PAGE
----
The proposed rule states that licensed cultivators cannot use any part of a hemp plant that ODA has listed as a prohibited variety of hemp on its website.
Clone and seed production
Special rules apply to hemp cultivators who plan to produce clones, cuttings, propagules, and seed for propagation purposes. The cultivator can only sell the seeds or plants to other licensed cultivators and must maintain records on the variety, strain and certificate of analysis for the “mother plants.” The licensee need not submit a harvest report, but must keep sales records for three years of the purchaser, date of sale, and variety and number of plants or seeds purchased.
Universities may research hemp cultivation without a license but private and non-profit entities that want to conduct research must have a cultivation license. Cultivation research licensees would be exempt from many parts of the proposed rules, but must not sell or transfer any part of the plants and must destroy the plants when the research ends.
The proposed rule grants authority to the ODA to deny, suspend or revoke cultivation licenses for those who’ve provide false or misleading information, haven’t completed a background check, plead guilty to a felony relating to controlled substances within the past 10 years, or violated the hemp laws and rules three or more times in a five-year period.
- Hemp processing
The proposed rules package by ODA also addresses processing, which the rule defines as “converting hemp into a hemp product” but does not include on-farm drying or dehydrating of raw hemp materials by a licensed hemp cultivator for sale directly to a licensed hemp processor. Because of this definition, many farmers who want only to grow and dry hemp would need only a cultivation license. Growers who want to process their licensed hemp into CBD oil or other products, however, must also obtain a processing license. The processing rules follow a similar pattern to their cultivation counterpart, as follows.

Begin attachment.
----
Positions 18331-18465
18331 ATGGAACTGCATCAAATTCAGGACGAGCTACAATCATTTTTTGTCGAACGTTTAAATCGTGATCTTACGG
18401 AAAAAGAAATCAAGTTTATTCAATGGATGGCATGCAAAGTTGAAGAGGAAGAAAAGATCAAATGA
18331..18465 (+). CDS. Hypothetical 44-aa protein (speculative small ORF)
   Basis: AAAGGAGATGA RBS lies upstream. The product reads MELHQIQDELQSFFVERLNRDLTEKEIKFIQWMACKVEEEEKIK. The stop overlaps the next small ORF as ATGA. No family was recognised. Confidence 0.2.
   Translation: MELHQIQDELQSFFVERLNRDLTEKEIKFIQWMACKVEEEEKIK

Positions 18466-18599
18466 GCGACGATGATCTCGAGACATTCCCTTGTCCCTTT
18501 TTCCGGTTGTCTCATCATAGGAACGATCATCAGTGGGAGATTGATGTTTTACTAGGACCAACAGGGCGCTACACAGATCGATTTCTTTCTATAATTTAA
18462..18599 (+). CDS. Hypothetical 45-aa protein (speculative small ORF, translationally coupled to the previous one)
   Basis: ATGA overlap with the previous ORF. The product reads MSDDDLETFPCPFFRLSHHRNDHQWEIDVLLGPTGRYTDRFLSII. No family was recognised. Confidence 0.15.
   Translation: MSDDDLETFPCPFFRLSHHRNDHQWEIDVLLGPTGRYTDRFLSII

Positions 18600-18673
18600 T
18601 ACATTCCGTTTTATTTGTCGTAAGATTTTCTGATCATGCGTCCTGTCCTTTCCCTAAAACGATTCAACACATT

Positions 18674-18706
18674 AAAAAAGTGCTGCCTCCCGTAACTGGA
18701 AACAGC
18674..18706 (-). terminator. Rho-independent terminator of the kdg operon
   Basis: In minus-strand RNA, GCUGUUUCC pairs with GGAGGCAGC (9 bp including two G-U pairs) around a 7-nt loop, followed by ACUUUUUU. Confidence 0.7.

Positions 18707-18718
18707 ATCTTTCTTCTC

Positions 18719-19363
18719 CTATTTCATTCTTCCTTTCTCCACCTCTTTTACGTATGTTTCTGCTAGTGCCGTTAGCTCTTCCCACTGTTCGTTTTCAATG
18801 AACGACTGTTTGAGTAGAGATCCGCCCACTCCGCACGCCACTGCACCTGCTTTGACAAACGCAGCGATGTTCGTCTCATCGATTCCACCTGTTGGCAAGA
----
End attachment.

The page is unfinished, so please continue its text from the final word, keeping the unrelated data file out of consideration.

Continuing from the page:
In addition to submitting the same personal, business and location information as a cultivation license requires, a hemp processing license application must list the types of hemp products that the processor plans to produce. An “extraction operational plan” including safety measures and guidelines is required for processors who want to extract CBD from hemp to produce their product, and an applicant must indicate compliance with all building, fire, safety and zoning requirements. The amount of the license fee depends on what part of the hemp plant the processor plans to process. Processing raw hemp fiber, for example, requires a $500 license fee for each processing site, whereas processing the raw floral component of hemp requires a $3000 fee for each site. Like the cultivation license, a processing license is valid for three years. Applicants and those with a controlling interest in the business must submit to a background check.
Land use restrictions
The proposed regulations would prevent a licensed processor from: